Prime Minister Boris Johnson has insisted the UK will “prosper mightily” regardless of the outcome of EU trade deal negotiations after haulage bosses warned of “significant gaps” in border preparations.
Eight logistics organisations, including the Road Haulage Association (RHA), have written to Cabinet Office minister Michael Gove to highlight their concerns that the UK-EU supply chain “will be severely disrupted” next year if issues are not resolved before the end of the Brexit transition period.
The group has requested a round-table meeting with Mr Gove, Chancellor Rishi Sunak and Transport Secretary Grant Shapps to discuss areas including IT systems and physical border infrastructure.
Asked about hauliers’ concerns during a visit to Solihull on Friday, Mr Johnson said: “We’re ready for any eventuality, of course.
“But we must make sure that people understand that, at the end of the year, whatever happens, we are leaving the EU, leaving the transition period.”
He added: “We will get through this. It’s absolutely vital that our partners understand that the UK is going to do what we need to do.
“If we have to have an Australia-style deal, an Australia-style solution, then that is what we will achieve and we will prosper mightily one way or the other.
“They could of course be sensible and give us a Canada-style solution, which after all they’ve given Canada, and I hope very much that they will, but we’re ready for either eventuality.”
In their letter, the logistics organisations stated: “As key participants in the supply chain who will be required to deliver a functional operating border for GB and EU traders next year, we have visibility of the current state of preparedness which, as it stands, has significant gaps.
“If these issues are not addressed disruption to UK business and the supply chain that we all rely so heavily on will be severely disrupted.”
It added: “The Covid pandemic has demonstrated to both Government and the general public the importance of a free-flowing supply chain, and, with transition occurring at the same time as a potential second Covid spike, it is critical we ensure the supply chain is protected.
“We are asking you to take seriously our concerns and listen to the detail during this round-table so that we can collectively help Government manage through this enormous challenge with as little disruption as possible.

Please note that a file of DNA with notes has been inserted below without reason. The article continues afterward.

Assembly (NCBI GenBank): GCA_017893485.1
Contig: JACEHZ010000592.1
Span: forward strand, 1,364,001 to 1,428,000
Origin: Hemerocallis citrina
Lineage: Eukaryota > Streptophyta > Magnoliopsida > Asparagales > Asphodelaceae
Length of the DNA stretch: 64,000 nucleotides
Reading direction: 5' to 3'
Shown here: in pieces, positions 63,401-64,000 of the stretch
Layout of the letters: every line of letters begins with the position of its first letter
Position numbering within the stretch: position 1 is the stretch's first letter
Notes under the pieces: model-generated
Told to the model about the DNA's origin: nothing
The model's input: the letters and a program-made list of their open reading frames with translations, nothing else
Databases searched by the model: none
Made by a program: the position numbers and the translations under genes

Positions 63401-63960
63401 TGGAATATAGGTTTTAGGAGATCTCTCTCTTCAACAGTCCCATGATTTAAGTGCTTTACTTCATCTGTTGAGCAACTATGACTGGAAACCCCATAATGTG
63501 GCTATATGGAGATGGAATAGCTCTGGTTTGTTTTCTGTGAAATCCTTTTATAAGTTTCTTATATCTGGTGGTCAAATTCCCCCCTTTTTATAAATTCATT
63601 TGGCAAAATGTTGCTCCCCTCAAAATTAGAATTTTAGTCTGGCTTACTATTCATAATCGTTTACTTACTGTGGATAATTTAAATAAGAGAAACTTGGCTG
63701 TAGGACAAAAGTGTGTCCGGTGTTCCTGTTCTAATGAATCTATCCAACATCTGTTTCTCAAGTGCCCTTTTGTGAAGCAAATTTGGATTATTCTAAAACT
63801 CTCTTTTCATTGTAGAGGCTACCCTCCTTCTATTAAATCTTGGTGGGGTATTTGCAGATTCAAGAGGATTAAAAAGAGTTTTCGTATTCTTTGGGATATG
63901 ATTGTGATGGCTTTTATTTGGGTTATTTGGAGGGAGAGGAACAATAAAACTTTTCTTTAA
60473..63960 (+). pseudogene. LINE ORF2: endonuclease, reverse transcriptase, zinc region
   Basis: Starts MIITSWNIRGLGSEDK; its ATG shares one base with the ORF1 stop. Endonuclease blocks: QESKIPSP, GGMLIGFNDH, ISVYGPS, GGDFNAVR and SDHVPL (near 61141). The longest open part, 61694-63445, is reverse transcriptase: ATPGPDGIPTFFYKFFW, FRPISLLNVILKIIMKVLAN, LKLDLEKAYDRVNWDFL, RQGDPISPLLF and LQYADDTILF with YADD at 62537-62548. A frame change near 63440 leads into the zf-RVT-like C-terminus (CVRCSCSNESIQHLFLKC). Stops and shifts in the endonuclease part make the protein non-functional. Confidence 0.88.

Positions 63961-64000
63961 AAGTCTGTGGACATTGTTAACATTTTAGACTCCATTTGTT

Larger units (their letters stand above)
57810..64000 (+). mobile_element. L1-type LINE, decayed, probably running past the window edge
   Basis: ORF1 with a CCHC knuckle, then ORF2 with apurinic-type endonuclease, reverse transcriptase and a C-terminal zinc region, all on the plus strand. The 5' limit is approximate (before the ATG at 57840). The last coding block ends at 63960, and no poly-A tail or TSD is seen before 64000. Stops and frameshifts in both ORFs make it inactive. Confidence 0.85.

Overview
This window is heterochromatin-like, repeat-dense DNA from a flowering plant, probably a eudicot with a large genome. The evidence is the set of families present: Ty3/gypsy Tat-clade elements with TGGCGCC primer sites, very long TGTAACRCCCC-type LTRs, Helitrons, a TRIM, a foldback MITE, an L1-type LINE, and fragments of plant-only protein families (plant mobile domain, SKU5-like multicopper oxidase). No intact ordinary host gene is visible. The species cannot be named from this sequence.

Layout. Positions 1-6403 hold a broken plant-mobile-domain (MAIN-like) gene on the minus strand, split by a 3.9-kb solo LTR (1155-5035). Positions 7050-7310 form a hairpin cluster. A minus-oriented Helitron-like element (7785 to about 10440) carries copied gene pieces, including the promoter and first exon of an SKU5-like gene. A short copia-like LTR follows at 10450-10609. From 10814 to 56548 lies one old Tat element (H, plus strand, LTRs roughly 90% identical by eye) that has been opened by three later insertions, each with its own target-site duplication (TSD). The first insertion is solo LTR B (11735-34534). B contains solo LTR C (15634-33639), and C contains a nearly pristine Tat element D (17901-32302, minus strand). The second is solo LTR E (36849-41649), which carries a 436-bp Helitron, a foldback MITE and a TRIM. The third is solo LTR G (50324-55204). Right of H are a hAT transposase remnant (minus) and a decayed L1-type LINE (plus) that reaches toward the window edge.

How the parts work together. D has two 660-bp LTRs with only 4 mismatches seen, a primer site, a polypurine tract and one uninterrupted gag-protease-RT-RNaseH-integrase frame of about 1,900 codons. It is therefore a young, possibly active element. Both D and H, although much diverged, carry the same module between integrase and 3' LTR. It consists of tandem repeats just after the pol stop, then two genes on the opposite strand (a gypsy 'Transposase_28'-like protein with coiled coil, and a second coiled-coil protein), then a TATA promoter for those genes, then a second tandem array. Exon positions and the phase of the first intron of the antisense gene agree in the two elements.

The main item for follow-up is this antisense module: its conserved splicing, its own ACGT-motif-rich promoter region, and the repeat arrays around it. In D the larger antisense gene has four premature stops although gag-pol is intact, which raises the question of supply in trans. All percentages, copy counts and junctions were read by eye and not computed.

“Our aim, like yours, is to have a functional and effective border that allows goods to flow from January 1 2021.”
Signatories to the letter also include Logistics UK, the UK Warehousing Association, the Chartered Institute of Logistics and Transport, the Cold Chain Federation, the British Association of Removers, the British International Freight Association and the British Vehicle Rental and Leasing Association (BVRLA).
RHA chief executive Richard Burnett said: “There are a range of critical issues the Chancellor, Michael Gove and the Transport Secretary need to address, ranging from the SmartFreight app and other untried and untested IT systems, to the lack of customs agents and clear processes for tackling the mountain of red tape traders will face.
“The Government’s pace is simply too slow on this, and that’s why we – the people who run the UK’s supply chain – need an urgent meeting with those at the top of Government dealing with Brexit preparations.”
Mr Shapps told BBC Radio 4’s Today programme on Friday that he will have a meeting with haulage bosses.
A spokesman said the Government has worked with industry to develop the “border operating model” which sets out the approach to UK border controls after the transition period.
The spokesman added that the Government is investing £705 million in “jobs, infrastructure and technology at the border” and had announced a new £50 million support package “to boost the capacity of the customs intermediary sector, ensuring we are ready for the changes and opportunities ahead”.